Peter Singer is the Ira W. DeCamp Professor of Bioethics at Princeton University. He first became well known internationally after the publication of Animal Liberation. His other books include: Democracy and Disobedience; Practical Ethics; The Expanding Circle; Marx; Hegel; The Reproduction Revolution (with Deane Wells), Should the Baby Live? (with Helga Kuhse), How Are We to Live?, Rethinking Life and Death; One World; Pushing Time Away; The President of Good and Evil; and, with Jim Mason,The Ethics of What We Eat. Singer holds his appointment at the center jointly with his appointment as Laureate Professor at the University of Melbourne, attached to the Centre for Applied Philosophy and Public Ethics.
Question: How do you determine the morality of stem cell research?
Peter Singer: A certain thing the government needs to regulate, the use of made genetic information because if it doesn’t, we’re going to get into a situation where rich people can buy information that enables them to select certain, among the variety of embryos, select the best children or the children with most talents and poor people are not and I think that’s going to produce a society that’s even more sharply divided among the lines of rich and poor than our society is today and I think we want or should want such a society.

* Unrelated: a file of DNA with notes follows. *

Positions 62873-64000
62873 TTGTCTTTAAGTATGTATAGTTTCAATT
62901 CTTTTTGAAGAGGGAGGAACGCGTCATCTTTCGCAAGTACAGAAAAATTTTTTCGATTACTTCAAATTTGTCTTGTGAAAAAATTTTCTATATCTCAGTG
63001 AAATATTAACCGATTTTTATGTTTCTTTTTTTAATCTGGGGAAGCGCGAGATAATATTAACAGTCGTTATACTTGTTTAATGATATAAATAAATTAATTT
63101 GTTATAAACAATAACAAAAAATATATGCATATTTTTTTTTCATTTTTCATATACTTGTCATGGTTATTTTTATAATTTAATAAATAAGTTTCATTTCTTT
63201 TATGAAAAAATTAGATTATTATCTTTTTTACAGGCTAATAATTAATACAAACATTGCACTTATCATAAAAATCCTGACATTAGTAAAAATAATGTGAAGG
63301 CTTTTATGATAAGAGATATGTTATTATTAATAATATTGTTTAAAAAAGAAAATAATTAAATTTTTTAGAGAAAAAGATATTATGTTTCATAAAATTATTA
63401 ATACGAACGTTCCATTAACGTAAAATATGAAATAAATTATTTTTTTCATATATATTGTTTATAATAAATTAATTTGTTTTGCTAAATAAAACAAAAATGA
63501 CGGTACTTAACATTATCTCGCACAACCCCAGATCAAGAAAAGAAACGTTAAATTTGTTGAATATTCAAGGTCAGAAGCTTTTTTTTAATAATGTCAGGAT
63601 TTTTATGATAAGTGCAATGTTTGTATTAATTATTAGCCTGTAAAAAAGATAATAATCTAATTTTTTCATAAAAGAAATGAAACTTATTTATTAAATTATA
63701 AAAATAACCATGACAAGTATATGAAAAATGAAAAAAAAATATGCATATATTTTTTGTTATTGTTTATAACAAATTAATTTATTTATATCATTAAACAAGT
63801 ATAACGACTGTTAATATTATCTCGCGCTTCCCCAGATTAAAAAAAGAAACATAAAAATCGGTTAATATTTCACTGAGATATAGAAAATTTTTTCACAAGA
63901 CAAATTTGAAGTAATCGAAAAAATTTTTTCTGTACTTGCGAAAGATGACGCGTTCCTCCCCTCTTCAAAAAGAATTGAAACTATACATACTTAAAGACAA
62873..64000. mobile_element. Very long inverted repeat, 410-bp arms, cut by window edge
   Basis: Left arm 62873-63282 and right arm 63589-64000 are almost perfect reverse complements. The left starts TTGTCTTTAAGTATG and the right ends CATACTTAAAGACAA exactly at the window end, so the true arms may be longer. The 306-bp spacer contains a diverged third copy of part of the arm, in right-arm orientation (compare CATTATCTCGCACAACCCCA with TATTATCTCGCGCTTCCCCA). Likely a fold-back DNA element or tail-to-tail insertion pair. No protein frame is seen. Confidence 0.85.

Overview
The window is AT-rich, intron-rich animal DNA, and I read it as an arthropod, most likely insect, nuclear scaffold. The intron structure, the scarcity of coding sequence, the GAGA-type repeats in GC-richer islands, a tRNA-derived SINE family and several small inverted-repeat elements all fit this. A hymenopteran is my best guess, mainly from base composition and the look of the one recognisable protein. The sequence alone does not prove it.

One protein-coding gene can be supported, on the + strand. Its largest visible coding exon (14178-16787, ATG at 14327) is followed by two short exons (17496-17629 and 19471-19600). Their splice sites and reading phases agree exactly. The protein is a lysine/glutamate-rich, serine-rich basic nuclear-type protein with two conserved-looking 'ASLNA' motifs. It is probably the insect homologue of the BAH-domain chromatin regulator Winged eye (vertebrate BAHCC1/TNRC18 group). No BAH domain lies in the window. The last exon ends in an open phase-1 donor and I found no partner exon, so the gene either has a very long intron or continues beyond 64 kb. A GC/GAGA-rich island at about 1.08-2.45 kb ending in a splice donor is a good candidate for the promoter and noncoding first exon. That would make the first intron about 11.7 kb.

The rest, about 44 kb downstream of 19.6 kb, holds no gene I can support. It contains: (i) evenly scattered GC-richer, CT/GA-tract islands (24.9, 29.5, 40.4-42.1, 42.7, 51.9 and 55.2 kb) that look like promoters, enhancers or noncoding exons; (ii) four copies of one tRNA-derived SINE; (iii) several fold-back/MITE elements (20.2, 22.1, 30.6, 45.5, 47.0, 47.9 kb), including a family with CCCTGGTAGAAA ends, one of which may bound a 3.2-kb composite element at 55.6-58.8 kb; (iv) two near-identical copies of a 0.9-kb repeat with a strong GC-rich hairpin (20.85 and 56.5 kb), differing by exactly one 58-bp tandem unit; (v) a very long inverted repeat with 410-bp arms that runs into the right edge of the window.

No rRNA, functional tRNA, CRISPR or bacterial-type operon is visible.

So, in the genetics matter, I do think there’s a need for regulation. On the use of stem cells for research, the only regulation that I would see would be if anyone is going to use them for reproductive purposes but I don’t think that that’s very likely. I don’t know anyone who’s focusing on that.
So if stem cells or embryos that are going to be used to remove stem cells and the stem cells are then going to be used for research and destroyed, and not allowed to develop into an embryo and then a fetus and a child, I really don’t see much need to regulate that.
Question: Why is your perspective on abortion unique?
Peter Singer: My defense of abortion is unique because it does not try to draw a sharp distinction between the fetus and the infant. It acknowledges a point that opponents of abortion make that there is simply a gradual development of the human being that continues during the first months of life after birth, as well as beforehand.
So I think the question about abortion we should ask is not, is the embryo or fetus a living human being, because I think the answer is undoubtedly yes, it is. The question is, what characteristics or capacities does a being have to have in order to make it a case that that being has a serious right to life?
And when we ask that question, I think it’s not hard to see that the answer, when it’s a member of the species Homosapien, is not really a very persuasive answer. Why should membership of one particularly species be determinative of whether you have a right to life or not.
So if we reject that answer then we’re going to have to look at the characteristics of the beings and say, are these characteristics is such that if you have them, you have the right to life and if you don’t, you don’t. And I think we can explore what those characteristics might be, but the most important part is to break away from the idea that it’s the membership of our species in itself that really is the morally crucial marking line, dividing line.
Recorded on: March 16, 2009